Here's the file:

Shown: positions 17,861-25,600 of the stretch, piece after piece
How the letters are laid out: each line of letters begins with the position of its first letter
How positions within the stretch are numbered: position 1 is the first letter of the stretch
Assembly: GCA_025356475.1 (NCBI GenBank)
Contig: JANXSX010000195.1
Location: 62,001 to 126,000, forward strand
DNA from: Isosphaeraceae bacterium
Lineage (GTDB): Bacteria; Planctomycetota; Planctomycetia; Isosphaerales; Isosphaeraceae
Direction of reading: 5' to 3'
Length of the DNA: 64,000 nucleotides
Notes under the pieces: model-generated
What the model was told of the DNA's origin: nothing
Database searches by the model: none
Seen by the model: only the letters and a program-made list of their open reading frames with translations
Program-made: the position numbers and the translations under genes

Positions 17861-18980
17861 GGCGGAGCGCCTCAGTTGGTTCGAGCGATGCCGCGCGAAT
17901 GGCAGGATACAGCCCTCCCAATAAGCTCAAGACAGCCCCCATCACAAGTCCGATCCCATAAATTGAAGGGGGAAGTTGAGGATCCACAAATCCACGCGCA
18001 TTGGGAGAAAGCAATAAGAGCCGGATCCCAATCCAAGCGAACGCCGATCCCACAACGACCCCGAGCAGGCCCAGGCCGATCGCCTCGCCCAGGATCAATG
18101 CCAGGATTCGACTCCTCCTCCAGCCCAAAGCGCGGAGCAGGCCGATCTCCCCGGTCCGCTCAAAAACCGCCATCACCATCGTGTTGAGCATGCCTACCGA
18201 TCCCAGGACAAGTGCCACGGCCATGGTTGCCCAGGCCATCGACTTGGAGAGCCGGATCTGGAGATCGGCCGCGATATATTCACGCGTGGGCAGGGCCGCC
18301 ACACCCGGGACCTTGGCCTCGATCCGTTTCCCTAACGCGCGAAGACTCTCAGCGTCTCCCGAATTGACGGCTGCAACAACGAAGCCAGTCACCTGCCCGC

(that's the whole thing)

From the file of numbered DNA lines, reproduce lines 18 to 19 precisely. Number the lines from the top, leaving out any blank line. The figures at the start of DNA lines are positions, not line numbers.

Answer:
17901 GGCAGGATACAGCCCTCCCAATAAGCTCAAGACAGCCCCCATCACAAGTCCGATCCCATAAATTGAAGGGGGAAGTTGAGGATCCACAAATCCACGCGCA
18001 TTGGGAGAAAGCAATAAGAGCCGGATCCCAATCCAAGCGAACGCCGATCCCACAACGACCCCGAGCAGGCCCAGGCCGATCGCCTCGCCCAGGATCAATG